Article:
Furthest Right

Happy 14A Day!

Unlike on all other Right-wing sites, apparently, you read here about how the Fourteenth Amendment was the beginning of the end for American government. Others react with shock; how can government giving us more rights be a bad thing?

Generally the law is explained as forcing the states to apply the Bill of Rights in their laws, but this misses the bigger point: the 14A created a mandate for government to intervene anyway there was not “equal protection.” This reversed the Bill of Rights, which was not focused on equality at all, but avoiding government overreach!

In other words, with one single amendment, the Americans entirely reversed the direction their government was taking. Instead of a Constitution designed to keep government out of private affairs, the 14A created a Constitution that demanded government interfere in all areas where inequality might exist.

The founding fathers would have scoffed at the idea of hiring quotas, progressive taxes, and hate crime laws. These created the same situation from which they hoped to escape where powerful interests hijacked society for their own ends. In the American case, however, the powerful interest was pity for the minority.

As even the mildest sources recognize, equal protection under the laws was the heart of the 14A, and expanded quickly to its simplest concept, “equality”:

On July 9, 1868, the 14th Amendment to the US Constitution was ratified, granting citizenship and “equal protection under the laws” to anyone “born or naturalized in the United States,” including formerly enslaved people.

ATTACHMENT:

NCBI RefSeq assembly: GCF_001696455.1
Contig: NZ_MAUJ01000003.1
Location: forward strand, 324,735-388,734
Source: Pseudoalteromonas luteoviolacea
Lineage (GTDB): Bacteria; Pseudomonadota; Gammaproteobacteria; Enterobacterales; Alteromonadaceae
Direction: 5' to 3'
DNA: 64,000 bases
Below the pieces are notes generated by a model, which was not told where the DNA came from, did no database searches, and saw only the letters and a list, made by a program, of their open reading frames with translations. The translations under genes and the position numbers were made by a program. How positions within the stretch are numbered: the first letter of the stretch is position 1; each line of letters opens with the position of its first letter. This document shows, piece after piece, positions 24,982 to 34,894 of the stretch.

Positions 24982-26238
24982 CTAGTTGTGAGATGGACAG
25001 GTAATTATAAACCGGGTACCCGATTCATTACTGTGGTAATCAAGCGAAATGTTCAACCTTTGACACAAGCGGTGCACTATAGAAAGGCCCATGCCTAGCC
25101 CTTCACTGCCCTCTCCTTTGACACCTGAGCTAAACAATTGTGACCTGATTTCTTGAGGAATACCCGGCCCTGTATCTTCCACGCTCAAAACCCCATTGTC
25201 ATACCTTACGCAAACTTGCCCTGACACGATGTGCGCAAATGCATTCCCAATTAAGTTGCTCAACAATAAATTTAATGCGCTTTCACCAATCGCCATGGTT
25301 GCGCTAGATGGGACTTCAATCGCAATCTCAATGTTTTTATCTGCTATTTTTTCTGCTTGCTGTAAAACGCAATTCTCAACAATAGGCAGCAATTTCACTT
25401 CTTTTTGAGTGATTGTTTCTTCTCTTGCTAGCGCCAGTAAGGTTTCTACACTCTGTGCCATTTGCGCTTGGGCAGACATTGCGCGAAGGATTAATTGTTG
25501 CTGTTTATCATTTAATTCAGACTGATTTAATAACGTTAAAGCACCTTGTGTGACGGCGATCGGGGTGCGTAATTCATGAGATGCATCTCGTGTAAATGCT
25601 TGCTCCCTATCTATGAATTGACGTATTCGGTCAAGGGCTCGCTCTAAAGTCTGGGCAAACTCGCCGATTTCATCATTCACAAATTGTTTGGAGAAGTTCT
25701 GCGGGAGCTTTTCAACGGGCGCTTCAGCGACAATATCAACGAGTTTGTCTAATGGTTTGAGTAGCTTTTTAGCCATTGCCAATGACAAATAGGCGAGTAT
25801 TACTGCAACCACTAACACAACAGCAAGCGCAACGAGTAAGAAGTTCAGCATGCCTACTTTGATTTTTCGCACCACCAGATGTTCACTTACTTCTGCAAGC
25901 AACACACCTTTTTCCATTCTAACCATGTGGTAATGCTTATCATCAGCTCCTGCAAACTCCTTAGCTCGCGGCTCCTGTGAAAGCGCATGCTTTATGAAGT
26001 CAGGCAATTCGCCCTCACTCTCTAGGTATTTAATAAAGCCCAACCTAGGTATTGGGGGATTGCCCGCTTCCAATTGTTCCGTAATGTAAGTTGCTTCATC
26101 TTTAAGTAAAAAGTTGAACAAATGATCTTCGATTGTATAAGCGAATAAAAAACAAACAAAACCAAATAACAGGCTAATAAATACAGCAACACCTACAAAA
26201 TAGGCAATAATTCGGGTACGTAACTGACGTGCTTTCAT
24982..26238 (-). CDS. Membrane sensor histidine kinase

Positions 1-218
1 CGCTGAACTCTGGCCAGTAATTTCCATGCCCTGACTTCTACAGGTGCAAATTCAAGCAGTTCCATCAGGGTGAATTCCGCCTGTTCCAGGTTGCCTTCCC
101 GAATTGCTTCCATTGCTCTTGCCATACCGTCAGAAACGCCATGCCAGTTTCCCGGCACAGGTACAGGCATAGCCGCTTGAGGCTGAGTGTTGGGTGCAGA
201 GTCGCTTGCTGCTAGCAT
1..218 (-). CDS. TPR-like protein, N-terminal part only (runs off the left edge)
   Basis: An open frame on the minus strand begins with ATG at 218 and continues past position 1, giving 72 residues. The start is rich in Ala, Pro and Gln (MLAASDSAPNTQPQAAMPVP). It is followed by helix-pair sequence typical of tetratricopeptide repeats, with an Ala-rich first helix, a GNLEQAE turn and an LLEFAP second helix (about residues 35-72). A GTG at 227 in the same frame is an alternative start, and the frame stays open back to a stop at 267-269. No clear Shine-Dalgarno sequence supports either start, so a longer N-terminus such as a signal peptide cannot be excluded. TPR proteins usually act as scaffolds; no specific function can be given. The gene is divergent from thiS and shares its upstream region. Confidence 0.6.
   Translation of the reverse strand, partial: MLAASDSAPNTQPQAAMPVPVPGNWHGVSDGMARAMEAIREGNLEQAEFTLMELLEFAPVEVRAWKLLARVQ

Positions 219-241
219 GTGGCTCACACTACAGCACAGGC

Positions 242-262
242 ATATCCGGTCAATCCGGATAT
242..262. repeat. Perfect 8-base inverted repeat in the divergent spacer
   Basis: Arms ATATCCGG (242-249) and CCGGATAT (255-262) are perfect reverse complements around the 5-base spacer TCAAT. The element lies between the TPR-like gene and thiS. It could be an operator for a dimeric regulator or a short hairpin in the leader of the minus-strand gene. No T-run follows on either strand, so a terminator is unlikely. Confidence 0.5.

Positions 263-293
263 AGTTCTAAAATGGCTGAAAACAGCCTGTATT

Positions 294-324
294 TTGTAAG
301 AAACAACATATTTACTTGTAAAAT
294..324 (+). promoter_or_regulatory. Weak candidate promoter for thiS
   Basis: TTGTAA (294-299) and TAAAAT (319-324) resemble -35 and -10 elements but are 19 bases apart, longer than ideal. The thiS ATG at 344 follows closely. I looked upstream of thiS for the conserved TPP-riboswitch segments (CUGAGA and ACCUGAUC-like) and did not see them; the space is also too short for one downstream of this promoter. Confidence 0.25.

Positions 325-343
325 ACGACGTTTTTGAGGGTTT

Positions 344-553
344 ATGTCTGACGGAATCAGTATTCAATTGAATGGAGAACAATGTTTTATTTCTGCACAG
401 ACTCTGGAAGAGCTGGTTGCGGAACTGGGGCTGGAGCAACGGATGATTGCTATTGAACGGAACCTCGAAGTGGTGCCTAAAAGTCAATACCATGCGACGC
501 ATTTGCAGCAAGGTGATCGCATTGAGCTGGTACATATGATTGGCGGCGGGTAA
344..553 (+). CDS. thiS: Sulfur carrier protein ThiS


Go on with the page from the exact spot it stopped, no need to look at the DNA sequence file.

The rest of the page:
When you demand “equal protection under the laws,” you end up with a guilty-until-proven-innocent situation: any government, law, or private citizen is assumed guilty unless they can show that they were not discriminating. If any citizen is found to be unequally situated, the assumption is that illegal bigotry is to blame.

Previously, laws followed an innocent-until-proven-guilty scenario. Unless you could point to government preventing someone from exercising their natural rights, everything was assumed to be above-board and it was figured that God or nature (and possibly Darwinism) would sort everything out.

Not surprisingly, the 14A had to be mandated through a hostage situation where the former Confederate states had to sign on to re-join the union:

Southern states also resisted, but Congress required them to ratify the 13th and 14th Amendments as a condition of regaining representation in Congress, and the ongoing presence of the Union Army in the former Confederate states ensured their compliance.

Good laws do not require hostage-taking.

As even affirming sources recognize, the 14A inverted the Constitution and therefore needed to be passed as an amendment because otherwise it would have been seen as unconstitutional in the light of all previous laws and the Constitution itself. With an amendment however, the Constitution could be turned on itself:

Before the Civil War, state and federal courts were quite reluctant to rule laws unconstitutional. They were especially reluctant to do so to protect individuals and minority groups from hostile majorities. The Supreme Court had said it would intervene directly against state laws only when they violated expressly stated constitutional prohibitions. That meant that the provisions of the Bill of Rights, the main listing of Americans’ civil and procedural rights, did not apply against the states.

By stating explicitly that “no State shall” abridge the rights of citizens, deny due process, or deprive persons of equal protection of the law, the Fourteenth Amendment met the Supreme Court’s requirement. Moreover, it mandated that that courts intervene to protect very vaguely defined rights.